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UK's inconclusive election result leaves broadband, privacy in doubt

The UK's election result means that no party won overall. The incoming government will be a coalition but this has consequences for broadband proliferation and privacy matters.
Written by Dennis Howlett, Contributor

Following what political commentators in the UK are calling one of the most exciting election battles in many years, the UK has a hung Parliament with no outright winner in its 'first past the post' system. The immediate impact on technology policy will not be significant but longer term, the proliferation of high speed broadband networks could be affected. According to an Ovum report:

While it is likely that all parties would maintain a universal service commitment of 2Mbps for all, the political commitment and funding for superfast broadband remains uncertain. The Conservatives have stated they would abandon Labour’s 50 pence levy on fixed (copper) lines in favor of an alternative source of funding. So far, they have touted a possible top slicing of the BBC’s revenues from the statutory license fee, but this is likely to be equally controversial and woefully inadequate in raising the funding required for such a commitment.

It seems likely that the Conservatives and Liberals will form some sort of coalition. If that's the case then broadband proliferation may well suffer. This is bad news for business and especially for the rapidly growing SaaS business applications market. In some parts of the UK, broadband has been delayed because of the need to renovate old telephone systems.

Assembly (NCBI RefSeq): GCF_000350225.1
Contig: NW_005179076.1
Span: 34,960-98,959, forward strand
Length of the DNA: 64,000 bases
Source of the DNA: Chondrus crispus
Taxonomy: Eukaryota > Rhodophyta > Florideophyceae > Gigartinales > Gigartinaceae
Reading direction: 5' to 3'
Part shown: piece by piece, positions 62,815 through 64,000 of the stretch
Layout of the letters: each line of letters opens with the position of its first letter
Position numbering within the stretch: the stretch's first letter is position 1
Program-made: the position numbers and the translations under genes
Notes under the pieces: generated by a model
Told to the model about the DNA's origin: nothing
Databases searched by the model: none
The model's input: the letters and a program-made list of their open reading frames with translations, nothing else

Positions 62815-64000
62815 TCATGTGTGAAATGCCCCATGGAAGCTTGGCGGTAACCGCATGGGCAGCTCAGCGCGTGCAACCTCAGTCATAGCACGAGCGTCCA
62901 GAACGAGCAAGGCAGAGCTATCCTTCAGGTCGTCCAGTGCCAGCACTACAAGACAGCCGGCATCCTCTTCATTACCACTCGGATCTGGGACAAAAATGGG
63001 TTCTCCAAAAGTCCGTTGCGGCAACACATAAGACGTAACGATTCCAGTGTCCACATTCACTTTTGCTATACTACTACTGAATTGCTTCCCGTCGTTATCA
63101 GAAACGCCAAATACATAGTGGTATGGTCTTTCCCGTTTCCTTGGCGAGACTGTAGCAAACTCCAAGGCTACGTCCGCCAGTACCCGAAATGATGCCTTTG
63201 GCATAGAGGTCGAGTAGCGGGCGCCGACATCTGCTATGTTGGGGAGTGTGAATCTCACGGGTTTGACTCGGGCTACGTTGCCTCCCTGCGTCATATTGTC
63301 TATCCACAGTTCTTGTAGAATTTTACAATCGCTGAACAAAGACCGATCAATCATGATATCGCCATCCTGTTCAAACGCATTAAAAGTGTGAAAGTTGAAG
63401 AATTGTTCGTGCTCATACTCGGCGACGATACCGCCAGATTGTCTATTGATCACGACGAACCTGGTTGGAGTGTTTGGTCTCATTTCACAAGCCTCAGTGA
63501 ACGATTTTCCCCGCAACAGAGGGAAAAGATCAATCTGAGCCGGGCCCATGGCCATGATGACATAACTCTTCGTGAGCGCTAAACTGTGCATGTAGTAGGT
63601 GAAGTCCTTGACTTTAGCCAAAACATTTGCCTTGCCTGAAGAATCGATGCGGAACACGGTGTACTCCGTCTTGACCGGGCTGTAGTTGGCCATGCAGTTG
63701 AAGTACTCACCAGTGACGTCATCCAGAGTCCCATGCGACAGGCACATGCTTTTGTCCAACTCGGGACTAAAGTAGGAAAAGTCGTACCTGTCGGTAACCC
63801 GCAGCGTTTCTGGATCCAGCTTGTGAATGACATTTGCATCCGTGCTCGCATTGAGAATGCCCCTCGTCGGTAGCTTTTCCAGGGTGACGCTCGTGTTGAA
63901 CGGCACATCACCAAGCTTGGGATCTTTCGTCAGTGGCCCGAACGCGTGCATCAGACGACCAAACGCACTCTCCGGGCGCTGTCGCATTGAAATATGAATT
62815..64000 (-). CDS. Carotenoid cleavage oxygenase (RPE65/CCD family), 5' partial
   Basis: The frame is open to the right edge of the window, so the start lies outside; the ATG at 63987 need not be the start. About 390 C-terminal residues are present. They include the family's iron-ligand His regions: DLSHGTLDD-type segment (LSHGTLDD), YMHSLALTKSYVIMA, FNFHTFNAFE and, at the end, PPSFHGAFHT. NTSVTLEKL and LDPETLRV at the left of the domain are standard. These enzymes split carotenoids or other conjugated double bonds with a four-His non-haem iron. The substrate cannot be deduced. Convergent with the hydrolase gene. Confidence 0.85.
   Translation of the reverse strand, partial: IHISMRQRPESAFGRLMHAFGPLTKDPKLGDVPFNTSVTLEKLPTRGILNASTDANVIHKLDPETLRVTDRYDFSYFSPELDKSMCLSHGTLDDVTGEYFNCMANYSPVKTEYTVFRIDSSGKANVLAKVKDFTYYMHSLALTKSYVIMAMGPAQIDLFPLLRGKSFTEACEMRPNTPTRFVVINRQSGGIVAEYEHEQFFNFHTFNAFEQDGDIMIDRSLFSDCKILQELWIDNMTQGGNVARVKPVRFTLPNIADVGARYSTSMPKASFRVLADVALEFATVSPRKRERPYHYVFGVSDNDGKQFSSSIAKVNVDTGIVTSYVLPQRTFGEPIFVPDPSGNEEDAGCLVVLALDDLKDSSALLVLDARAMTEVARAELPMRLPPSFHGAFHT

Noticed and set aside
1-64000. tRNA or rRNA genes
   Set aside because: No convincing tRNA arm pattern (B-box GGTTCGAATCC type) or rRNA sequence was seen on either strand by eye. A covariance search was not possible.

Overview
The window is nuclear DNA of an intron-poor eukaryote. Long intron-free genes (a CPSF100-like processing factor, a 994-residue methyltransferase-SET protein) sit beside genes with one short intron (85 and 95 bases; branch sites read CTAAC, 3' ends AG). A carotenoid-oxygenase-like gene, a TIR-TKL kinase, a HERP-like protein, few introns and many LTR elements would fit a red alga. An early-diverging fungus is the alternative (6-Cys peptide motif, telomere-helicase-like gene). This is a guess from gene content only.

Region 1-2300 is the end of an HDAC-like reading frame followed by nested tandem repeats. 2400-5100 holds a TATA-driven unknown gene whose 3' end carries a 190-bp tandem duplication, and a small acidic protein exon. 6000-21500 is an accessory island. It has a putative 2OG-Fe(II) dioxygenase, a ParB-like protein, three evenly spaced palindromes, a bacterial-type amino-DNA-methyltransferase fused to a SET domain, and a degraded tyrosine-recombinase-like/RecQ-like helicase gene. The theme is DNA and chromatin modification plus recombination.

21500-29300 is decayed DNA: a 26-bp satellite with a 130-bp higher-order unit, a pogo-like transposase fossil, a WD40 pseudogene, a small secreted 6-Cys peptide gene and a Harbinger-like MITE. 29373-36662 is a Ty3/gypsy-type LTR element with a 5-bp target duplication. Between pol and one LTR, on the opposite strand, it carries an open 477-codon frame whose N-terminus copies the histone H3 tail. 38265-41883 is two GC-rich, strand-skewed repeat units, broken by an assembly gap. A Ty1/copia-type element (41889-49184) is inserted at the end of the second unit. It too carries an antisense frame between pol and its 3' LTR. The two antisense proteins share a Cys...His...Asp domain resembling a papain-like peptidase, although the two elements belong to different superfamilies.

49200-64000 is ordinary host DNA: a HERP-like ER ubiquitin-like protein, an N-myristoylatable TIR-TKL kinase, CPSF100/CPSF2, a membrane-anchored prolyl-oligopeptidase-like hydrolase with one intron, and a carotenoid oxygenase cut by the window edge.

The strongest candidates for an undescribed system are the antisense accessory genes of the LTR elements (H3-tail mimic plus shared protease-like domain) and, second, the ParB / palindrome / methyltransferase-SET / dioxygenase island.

The larger question mark will come over debates around privacy. The EU has called for a 'data rights charter:'

Internet users should be able to demand that their information is removed from company systems even if it was collected with their consent, the European Parliament has said. The Parliament has also called for a charter of individuals' internet rights.

The Parliament has adopted a new digital strategy called 2015.eu which outlines its ambitions for internet policy for the next five years and beyond. It has passed a resolution adopting the plan and demanding that the European Commission make it work.

The agenda says that a charter of citizens' and consumers' rights should be implemented by 2012 and that the Cybercrime Convention should be ratified by 2015.

The Conservatives have been staunchly anti-EU. During the election battle, they repeated that position. Quite what the result of this election will mean for this topic is unknown. Given that the UK economy is in deep trouble, it seems unlikely that these issues will demand the attention that technology followers would like to see.

Image courtesy of the BBC

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